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FOKKER D. VII

Posted 3/7/2014 Printable Fact Sheet
 
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Fokker D. VII
DAYTON, Ohio -- Fokker D. VII at the National Museum of the United States Air Force. (U.S. Air Force photo)
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First appearing entering combat in May 1918, the Fokker D. VII quickly showed its superior performance over Allied fighters. With its high rate of climb, higher ceiling and excellent handling characteristics, German pilots scored a remarkable 565 victories over Allied aircraft during the month of August alone.

Designed by Reinhold Platz, the prototype of the D. VII flew in a competition against other new fighter aircraft in early 1918. After Baron Manfred von Richthofen, the famous Red Baron, flew the prototype and enthusiastically recommended it, the D. VII was chosen for production. To achieve higher production rates, Fokker, the Albatross company and the Allgemeine Elektrizitats Gesellschaft (AEG) all built the D. VII. By war's end in November 1918, these three companies had built more than 1,700 aircraft.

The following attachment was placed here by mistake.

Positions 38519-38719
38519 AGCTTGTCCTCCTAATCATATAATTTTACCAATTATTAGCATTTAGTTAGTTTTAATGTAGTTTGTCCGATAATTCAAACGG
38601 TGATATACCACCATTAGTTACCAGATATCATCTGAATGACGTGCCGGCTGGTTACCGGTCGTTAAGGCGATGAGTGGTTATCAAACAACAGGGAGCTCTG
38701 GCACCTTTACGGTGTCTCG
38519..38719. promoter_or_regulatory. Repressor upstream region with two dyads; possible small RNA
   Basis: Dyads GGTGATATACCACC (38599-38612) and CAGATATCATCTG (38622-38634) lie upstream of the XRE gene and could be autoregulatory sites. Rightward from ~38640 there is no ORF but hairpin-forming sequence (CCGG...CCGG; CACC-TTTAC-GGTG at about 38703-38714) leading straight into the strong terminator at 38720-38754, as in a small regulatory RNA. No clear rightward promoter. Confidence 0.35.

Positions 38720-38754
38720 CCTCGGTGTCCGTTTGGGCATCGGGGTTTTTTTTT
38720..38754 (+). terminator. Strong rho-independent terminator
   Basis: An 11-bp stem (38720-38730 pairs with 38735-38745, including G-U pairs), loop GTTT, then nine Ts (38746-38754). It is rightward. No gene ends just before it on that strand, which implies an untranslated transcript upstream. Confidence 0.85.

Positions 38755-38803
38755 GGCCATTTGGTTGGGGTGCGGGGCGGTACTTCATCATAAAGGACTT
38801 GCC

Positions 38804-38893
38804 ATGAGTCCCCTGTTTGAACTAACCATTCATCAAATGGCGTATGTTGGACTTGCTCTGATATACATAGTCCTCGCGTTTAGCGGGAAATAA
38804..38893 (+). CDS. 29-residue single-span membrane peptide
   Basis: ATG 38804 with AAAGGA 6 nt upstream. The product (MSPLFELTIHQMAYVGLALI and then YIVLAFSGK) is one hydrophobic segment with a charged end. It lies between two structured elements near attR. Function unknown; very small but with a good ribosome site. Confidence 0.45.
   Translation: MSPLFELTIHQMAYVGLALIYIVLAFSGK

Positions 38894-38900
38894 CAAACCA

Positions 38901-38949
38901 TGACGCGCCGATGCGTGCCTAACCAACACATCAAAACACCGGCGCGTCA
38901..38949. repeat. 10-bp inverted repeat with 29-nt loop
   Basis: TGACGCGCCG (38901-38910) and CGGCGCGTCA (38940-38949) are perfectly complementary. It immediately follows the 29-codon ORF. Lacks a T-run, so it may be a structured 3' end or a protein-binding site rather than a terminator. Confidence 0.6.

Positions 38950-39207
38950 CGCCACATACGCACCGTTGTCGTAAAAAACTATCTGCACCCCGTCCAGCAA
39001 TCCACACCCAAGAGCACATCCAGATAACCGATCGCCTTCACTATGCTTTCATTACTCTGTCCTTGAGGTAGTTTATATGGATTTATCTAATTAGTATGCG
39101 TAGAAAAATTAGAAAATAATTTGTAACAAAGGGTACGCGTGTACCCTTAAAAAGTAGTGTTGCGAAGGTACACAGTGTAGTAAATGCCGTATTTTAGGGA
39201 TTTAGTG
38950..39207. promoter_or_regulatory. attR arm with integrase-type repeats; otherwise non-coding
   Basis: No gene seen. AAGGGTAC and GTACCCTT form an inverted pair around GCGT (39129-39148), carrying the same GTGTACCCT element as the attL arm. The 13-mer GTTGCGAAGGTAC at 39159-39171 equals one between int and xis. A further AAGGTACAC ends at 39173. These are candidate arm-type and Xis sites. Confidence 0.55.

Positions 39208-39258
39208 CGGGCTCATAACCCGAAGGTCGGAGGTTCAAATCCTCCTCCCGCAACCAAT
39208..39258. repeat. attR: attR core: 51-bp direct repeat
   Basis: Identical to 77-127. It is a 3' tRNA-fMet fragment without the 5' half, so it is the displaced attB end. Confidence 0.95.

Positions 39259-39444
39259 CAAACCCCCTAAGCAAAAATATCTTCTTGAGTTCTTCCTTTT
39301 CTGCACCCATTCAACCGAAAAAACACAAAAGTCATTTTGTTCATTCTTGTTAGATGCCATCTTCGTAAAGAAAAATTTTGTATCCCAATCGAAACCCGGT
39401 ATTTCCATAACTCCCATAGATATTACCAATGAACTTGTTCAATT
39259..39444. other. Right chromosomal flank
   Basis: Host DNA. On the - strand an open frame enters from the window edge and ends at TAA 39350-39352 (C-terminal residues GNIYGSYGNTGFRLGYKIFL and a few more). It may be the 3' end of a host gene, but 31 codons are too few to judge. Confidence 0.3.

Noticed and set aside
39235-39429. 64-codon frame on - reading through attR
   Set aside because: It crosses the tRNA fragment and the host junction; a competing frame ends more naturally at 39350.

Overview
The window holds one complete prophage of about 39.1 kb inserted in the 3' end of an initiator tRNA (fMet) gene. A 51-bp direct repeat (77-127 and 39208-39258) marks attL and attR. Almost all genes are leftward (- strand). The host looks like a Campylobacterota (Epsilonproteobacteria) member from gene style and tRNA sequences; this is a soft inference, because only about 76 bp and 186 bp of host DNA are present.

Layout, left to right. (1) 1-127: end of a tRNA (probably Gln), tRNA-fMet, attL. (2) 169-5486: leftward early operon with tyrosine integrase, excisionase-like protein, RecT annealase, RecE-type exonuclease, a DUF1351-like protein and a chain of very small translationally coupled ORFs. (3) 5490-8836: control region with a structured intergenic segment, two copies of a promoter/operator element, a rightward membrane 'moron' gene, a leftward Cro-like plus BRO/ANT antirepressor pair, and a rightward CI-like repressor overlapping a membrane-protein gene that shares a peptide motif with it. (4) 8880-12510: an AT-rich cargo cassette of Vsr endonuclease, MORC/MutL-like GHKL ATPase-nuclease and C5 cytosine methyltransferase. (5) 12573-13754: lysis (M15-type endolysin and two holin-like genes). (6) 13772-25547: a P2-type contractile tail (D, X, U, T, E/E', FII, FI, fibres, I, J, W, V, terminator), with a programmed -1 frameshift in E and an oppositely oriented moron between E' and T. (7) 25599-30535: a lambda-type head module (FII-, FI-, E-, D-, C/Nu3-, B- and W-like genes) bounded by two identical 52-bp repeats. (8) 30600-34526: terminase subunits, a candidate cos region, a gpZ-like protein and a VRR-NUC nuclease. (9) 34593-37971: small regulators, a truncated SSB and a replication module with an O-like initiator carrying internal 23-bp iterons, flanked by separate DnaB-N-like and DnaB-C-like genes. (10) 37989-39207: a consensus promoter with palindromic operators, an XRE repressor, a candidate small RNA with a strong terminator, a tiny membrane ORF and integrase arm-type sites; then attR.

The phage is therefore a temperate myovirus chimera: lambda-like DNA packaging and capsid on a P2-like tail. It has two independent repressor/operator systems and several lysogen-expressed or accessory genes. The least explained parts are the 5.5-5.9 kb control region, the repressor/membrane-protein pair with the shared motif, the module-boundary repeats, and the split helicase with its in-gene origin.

The reproduction aircraft on display is painted to represent the Fokker D. VII of Lt. Rudolph Stark, a squadron leader of Jasta (Fighter Squadron) 35b in October 1918. It was placed on exhibit in May 1996.

TECHNICAL NOTES:
Armament: Two 7.92 Spandau machine guns
Engine: Mercedes 160 hp or BMW 185 hp
Maximum speed: 120 mph (Mercedes engine); 124 mph (BMW engine)
Ceiling: 18,000 ft. (Mercedes engine); 21,000 ft. (BMW engine)
Span: 29 ft. 3.5 in.
Length: 22 ft. 11.5 in.
Height: 9 ft. 2.5 in.
Weight: 1,540 lbs. empty; 1,939 lbs. loaded

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